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From: ggilliss at netpublishing.com (Gregory A. Gilliss)
Subject: a PGP signed mail? Has to be spam!

 * * * * * * * * * * * * Warning - long post! * * * * * * * * * * * *

I too have encountered instances where automated email programs
have discarded valid mail because of PGP/attachments/whatever.

What's missing is the obvious next step, namely software that learns. 

Think - you stare at your pine/mutt/whatever list of "new mail". How 
do *you* determine what's spam and what's not? Here's a general idea 
(YMMV). First, stuff from people whom I know. Sometimes this fails.
For example when I get spam from "tim" and I know a tim. What
next? Subjects - Viagra (and derivatives thereof), vicodin (ibid), and
other stuff (unless you routinely get calid emails about these drugs).
Another way to tell - the headers (if they're visible, otherwise you 
have to open the message to view them). Address resolution (if you have
it turned on and if the address has a valid reverse and if your DNS
can see it) is another clue. Basically there are ways to tell what is
and what is not spam. The problem, IMHO, is that the software charged
with the responsibility of figuring out what's what are all finite state
automata. They don't learn, and they're available for the spammers' 
programmers - they *do* have programmers - to study and to develop
work-arounds.

The answer - *smart* filtering software. What does it look like? It
looks like packet filtering rule sets. Begin with an incoming mail. 
Start by checking the sender against a list (or a hash) of addresses
in your private or public address book. Mail from known addresses 
gets passed. Not simply "tim", but "tim@...getczar.us". The users'
MUA builds the address list (or hash table).

Next is DNS reverse lookups. I know, I know, but it's got to be easier
to get an admin to add a PTR record than to get them to back out their
crappy A/V software. 

Next, search a hash table of known spam. Have the MUA software build a
persistent hash table of known bad spam. Build it using the addresses or 
the headers or the subject or all of the above, but build it and have 
subsequent mails checked against it. Make it global for the whole system
or have little individual ones. Most importantly, the MTA or the users' 
MUA must update the table every time a mail is flagged as spam.

Some of you may have noticed by now that many of these ideas already
are incorporated into sendmail and other MTAs. The problem is that 
they are configured and remain static, while the spam does not. 

Most mail (but not all) systems can handle some extra load (I'm not
designing mail filters for AOL, they can fix their own crap).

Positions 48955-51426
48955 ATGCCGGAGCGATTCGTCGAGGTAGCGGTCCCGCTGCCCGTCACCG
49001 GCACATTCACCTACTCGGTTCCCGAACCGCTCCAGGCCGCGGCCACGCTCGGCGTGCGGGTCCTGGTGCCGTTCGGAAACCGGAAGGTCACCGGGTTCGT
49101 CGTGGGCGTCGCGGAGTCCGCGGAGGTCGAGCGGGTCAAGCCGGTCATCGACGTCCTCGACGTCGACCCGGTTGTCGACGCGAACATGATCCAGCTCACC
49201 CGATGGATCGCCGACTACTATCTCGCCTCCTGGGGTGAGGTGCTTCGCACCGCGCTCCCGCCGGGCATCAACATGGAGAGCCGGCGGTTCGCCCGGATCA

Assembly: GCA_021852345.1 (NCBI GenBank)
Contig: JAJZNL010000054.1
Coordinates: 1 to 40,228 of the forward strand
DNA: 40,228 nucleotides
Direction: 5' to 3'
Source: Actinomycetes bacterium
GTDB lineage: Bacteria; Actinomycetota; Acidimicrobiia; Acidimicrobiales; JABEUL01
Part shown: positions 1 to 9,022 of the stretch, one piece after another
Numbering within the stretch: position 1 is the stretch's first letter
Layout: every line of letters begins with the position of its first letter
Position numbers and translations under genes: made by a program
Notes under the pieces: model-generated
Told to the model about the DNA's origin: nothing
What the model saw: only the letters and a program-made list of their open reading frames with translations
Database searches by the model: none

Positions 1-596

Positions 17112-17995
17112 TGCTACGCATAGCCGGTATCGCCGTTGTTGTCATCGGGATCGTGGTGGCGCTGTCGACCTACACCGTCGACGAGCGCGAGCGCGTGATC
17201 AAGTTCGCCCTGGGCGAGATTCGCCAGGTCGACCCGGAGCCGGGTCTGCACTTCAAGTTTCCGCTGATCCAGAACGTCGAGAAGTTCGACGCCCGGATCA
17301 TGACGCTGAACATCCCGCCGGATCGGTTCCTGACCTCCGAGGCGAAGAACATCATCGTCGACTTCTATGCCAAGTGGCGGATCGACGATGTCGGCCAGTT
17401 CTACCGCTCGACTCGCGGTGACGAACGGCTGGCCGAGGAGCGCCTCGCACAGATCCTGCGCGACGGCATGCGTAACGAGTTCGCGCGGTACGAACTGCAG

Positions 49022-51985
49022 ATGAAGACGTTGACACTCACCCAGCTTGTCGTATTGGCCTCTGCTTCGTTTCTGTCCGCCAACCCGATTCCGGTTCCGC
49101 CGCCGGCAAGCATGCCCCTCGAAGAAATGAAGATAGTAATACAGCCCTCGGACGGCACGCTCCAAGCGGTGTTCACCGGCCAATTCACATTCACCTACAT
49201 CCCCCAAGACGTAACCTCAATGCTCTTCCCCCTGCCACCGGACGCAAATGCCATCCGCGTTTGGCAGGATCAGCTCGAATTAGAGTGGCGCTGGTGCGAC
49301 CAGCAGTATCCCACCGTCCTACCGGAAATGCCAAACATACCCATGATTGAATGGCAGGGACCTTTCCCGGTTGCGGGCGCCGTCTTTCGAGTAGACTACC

This is one time that can we reverse the "deny everything that is not 
explicitly permitted" axiom and use "allow everything that is not 
explicitly denied" for mail? Pass everything that's known, and allow the
MUA user to build the hash table for the spam that they don't want?

Benefits - users will build slightly different systems, and spammers
won't be able to use "v.i.a.g.r.a" to get through everyone's filter. 
Also, the software "learns" what is spam and what is not over
time, and presumably will get better at filtering "old" spam, while
allowing that invitation from Woz to get through (hate to miss that one).

Detriments - damn lot of spam until the filters/hash tables get built
up to where they start to block out all the permutations of 'Viagra'.
Plus additional computational overhead and scaling and management
problems (depending on how it is implemented).

I think that what is important here is that we (the security community) 
recognize that we are witnessing the dawn of the need for more advanced
software, more advanced in the sense of AI (maybe quasi-AI) and neural 
nets and learning software, and the beginning of the end for finite state
automata. spammers are people (although one would like to think otherwise)
and they can THINK of ways to get around filters. It becomes cat and mouse,
just like viruses and vulnerabilities, and while I have no illusions about
the battle between virus and exploit writers and the people trying to 
protect against them, spam is a battle that we can win IFF we create the
software that adapts to the changes that the spammers send down the pike.

BTW, which ISP was that who decided to filter your mail - that's got to 
be a violation of their agreement, let alone a Federal offense. 

G

On or about 2003.11.12 03:22:25 +0000, onedo@....net (onedo@....net) said:

> Hi everyone
> 
> I had to notice something today that really disturbed me. A friend of 
> mine(working for a very big company) complained, that she doesn't get
> any mails from me anymore. It turned out, that apparently my mails went
> straight into the spam filter, as I signed everyone of them. When I sent
> unsigned mails, she got them. What do we learn? Crypto is bad m'kay?
> But for real, does that mean that we won't be able to sign any mails
> anymore  soon, due to the spam problem(and stupid admins)?
> 'EGovernment' is the big word everywhere nowadays. The electronic
> signature is mentioned as a way to ensure the credidibility of sender 
> and receiver. Now  what?
> Guys(and girls), the situation sucks. What do you think? And, most
> important  of all, do you see any way to fight this behaviour? Because
> honestly, I don't. 
> Greets
> 

-- 
Gregory A. Gilliss, CISSP                              E-mail: greg@...liss.com
Computer Security                             WWW: http://www.gilliss.com/greg/
PGP Key fingerprint 2F 0B 70 AE 5F 8E 71 7A 2D 86 52 BA B7 83 D9 B4 14 0E 8C A3


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